Veterinarian Ted Vlahos maneuvered the advanced digital radiography machine close to a Swedish warmblood’s leg at his new equine clinic on the Billings West End. Computerized pictures of her legs showed no sign of lameness.

“She’s sound,” Vlahos said, after a pre-purchase checkup of the pregnant mare from Idaho, an exam ordered by a prospective buyer in Billings.

In January, Vlahos opened the Rocky Mountain Equine Clinic at the White Aspen horse facility at King Avenue West and South 56th Street West. Vlahos and with his wife and office manager, Cathy Vlahos, also own two Wyoming large-animal clinics: the Sheridan Equine Hospital and Cody Equine Hospital.

Opening another operation in Billings makes economic sense, Vlahos said, because the recently depressed equine market is changing, at least for higher-performing horses.

“Billings is booming,” he said. “And the horse population has recovered very well from the recession, so we decided to open a clinic.”

Vlahos also brings special skills for advance horse care to Montana and Wyoming, including the ability to amputate a leg and replace it with a

prosthetic limb, a skill only a few U.S. surgeons have.

Advanced radiography captures digital images that can be enlarged by computer, which allows veterinarians to see small problems not visible with traditional X-ray equipment.

The equine machines aren’t new to the Billings area, but the technology has advanced significantly in the past decade. Bridger Veterinary Clinic has had the imaging technology for about a decade.

Like digital cameras, the capabilities and costs of an equine radiography machine can vary widely between $20,000 to $150,000. Lockwood Veterinary Services just purchased a mid-priced unit.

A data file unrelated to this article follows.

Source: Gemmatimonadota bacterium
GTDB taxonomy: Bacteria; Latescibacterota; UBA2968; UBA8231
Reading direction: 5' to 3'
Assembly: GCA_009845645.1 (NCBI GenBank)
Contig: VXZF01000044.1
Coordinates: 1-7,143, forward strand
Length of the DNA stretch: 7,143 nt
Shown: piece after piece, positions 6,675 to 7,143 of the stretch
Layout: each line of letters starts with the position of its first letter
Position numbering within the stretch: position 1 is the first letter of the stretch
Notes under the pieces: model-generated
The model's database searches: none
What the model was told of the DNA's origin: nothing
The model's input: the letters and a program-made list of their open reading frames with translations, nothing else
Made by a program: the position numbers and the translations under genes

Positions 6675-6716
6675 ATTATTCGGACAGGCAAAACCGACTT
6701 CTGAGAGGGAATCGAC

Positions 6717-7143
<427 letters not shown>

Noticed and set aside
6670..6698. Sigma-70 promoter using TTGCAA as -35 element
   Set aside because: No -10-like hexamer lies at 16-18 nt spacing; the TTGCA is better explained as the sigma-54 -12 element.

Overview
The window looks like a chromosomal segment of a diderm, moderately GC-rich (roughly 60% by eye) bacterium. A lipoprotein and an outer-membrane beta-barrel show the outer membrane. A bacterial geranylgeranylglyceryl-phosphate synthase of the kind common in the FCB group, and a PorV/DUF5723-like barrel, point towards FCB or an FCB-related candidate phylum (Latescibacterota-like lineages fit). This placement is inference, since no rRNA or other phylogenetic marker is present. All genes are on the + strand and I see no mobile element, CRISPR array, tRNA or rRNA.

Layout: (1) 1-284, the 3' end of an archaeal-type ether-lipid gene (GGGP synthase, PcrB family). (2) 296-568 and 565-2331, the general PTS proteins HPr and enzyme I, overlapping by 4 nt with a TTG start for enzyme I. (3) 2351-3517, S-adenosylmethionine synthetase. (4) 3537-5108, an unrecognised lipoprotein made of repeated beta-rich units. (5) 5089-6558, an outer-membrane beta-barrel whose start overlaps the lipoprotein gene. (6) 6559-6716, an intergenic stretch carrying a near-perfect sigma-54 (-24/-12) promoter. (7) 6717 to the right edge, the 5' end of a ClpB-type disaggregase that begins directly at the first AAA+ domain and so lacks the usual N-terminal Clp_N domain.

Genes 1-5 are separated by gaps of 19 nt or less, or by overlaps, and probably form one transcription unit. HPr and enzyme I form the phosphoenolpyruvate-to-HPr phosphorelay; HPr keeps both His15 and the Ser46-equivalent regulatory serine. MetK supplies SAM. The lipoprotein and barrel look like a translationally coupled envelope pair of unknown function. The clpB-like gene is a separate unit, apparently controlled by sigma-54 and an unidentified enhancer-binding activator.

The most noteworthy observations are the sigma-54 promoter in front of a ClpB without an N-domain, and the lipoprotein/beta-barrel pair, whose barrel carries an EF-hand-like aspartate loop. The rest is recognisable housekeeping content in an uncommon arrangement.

“The technology allows me to see things that we’ve never been able to see before, including soft-tissue details,” said Lockwood veterinarian Jody Anderson.

Red Lodge Veterinary Clinic & Performance Equine Specialists, owned by veterinarian and surgeon John Beug, has added another equine surgeon, Ellis Farsveitd, who is board certified. The 42-year-old clinic also added some state-of-the-art tools and techniques.

“We have digital X-rays, digital ultrasound, shock-wave therapy, laser therapy, regenerative therapies including enriched plasma and in-house stem-cell therapy,” Beug said.

At his Billings clinic, Vlahos wants to add a mobile MRI machine with a table big enough to hold a horse, all housed in a 40-foot trailer.

“There’s nothing like that in surrounding states. There’s nothing between Billings and Washington State,” Vlahos said.

But Rocky Mountain Equine’s operations will be done in Wyoming.

“Right now, it doesn’t make sense to build a surgery center here to compete with Sheridan, until this clinic grows substantially,” Vlahos said.

By summer, two veterinarians, one educated in Edinburgh, U.K., and another from Ireland, will staff the Billings clinic. Vlahos will travel between his three clinics, concentrating on surgeries and reproduction work.

He has been treating horses, cows and llamas for a quarter century since earning a veterinary medicine degree at Ohio State University. In 1998, Vlahos and his family moved to northern Wyoming and purchased the Sheridan clinic. The Billings clinic will handle the normal mix of about 25 percent surgery, 25 percent reproduction services and 50 percent lameness and routine health checks.

The location of Billings and the fact that this area has been underserved for advanced equine procedures spurred the decision to open a third clinic, Vlahos said.

“Billings is right on the intersection of two interstates. It’s the stop for injured rodeo horses,” he said.


Business editor for the Billings Gazette.

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